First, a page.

While you were sleeping, we compiled the biggest stories of the day in one place. Each story has a quick and easy summary, so you're prepared for whatever the day brings. Just click on the links if you want to know more!
1. New York subway shooting suspect tipped off police to his location
The man accused of shooting 10 people on a Brooklyn subway train has been arrested and charged with a federal terrorism offense.
Brooklyn U.S. Attorney Breon Peace said the motive remains unclear, and there is no indication 62-year-old Frank R. James has ties to terror organizations. James was taken into custody Wednesday, about 30 hours after the violence.
At least 10 people were wounded in Tuesday's shooting. Numerous others were injured during the commotion.
2. Gov. Ron DeSantis draws Florida congressional map that would expand GOP’s edge
Gov. Ron DeSantis submitted a Congressional map for Florida Wednesday ahead of a special session next week. The session was called after the governor vetoed maps sent to him by the Republican-dominated Legislature.
DeSantis' map would create 20 Republican seats and eight Democratic ones based on 2020 electoral data, according to Matthew Isbell, a leading Florida-based Democratic data consultant who analyzed the maps Wednesday evening.
Court challenges appear inevitable, but there is little time to change the map before the August primaries in the lead-up to the November midterm elections.
3. Florida's citrus production could hit the lowest numbers since before World War II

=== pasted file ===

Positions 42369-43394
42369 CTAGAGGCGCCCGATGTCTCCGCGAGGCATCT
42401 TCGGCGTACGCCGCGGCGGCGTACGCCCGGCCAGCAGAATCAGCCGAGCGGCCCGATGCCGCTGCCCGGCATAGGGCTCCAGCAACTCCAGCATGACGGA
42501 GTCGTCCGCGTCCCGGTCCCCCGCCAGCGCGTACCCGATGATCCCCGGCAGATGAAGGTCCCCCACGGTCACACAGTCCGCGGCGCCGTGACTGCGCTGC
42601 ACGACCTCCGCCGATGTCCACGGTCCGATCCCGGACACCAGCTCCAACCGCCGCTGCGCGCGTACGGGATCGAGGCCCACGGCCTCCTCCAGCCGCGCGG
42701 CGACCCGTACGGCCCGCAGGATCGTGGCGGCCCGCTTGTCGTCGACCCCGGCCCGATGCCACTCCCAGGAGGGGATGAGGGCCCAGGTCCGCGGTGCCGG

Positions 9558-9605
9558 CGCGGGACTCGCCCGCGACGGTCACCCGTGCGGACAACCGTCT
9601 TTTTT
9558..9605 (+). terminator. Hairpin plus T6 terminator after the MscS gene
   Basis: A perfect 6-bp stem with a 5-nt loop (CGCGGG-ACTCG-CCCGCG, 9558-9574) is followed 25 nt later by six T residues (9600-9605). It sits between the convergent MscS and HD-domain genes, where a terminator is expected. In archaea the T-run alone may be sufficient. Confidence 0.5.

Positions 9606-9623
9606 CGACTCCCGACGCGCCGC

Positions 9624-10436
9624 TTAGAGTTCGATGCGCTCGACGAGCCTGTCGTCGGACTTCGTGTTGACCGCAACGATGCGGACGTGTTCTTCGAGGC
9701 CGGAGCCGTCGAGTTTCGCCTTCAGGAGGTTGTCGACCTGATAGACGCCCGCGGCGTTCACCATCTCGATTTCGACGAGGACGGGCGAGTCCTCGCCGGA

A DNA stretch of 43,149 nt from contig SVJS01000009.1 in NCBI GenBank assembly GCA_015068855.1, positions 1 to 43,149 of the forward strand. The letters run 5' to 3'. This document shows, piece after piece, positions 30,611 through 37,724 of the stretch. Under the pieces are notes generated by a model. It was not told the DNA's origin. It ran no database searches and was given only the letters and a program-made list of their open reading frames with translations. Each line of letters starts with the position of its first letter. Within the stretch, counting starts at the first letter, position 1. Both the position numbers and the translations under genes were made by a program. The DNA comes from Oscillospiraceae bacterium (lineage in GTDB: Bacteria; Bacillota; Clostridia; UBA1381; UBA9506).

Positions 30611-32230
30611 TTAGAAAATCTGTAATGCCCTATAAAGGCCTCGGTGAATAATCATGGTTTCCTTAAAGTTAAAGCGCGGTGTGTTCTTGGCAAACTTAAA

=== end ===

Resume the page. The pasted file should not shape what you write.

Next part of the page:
Last week, the U.S. Department of Agriculture dropped its Florida orange forecast by more than 7 percent from the March update, dropping numbers to the lowest they’ve been since before World War II.
Mixon’s Fruit Farms in Bradenton has been producing and selling citrus for more than 80 years, but owner Dean Mixon says in the last 20 years, diseases like “citrus greening” have wiped out nearly 95 percent of the farm's orange crop.
He says citrus farmers across the state are facing the same problem.
4. Travel mask requirement to be extended for 2 weeks
The Biden administration will extend the nationwide mask requirement for public transit and air travel as it monitors an uptick in COVID-19 cases.
The Centers for Disease Control's (CDC) order was set to expire on April 18. It will now be extended by two weeks to monitor for any increase in severe virus outcomes as cases rise in parts of the country.
The U.S. is now averaging about 30,000 cases a day, the CDC reports. That's a slight increase from previous weeks. Hospitalizations rates have not changed much in recent weeks, according to CDC data.
5. President Biden approves $800M in artillery and helicopters for Ukraine
In anticipation of a new Russian offensive in eastern Ukraine, President Joe Biden on Wednesday approved an $800 million package of military assistance, including additional helicopters and the first provision of American artillery.
Ukraine will also receive armored personnel carriers, armored Humvees, naval drone vessels used in coastal defense, and gear and equipment used to protect soldiers in chemical, biological, nuclear and radiological attacks.
President Biden announced the aid after a call with Ukrainian President Volodymyr Zelenskyy. It is the latest in a series of U.S. security assistance packages valued at a combined $2.6 billion that has been committed to Ukraine since Russia invaded on Feb. 24. The weaponry and support material have played an important role in Ukraine's successful defense thus far.
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On This Day In History
President Abraham Lincoln is shot in the head at Ford’s Theatre in Washington, D.C. on April 14, 1865. The assassin, actor John Wilkes Booth, shouted, “Sic semper tyrannis! (Ever thus to tyrants!) The South is avenged,” as he jumped onto the stage and fled on horseback. Lincoln died the next morning.
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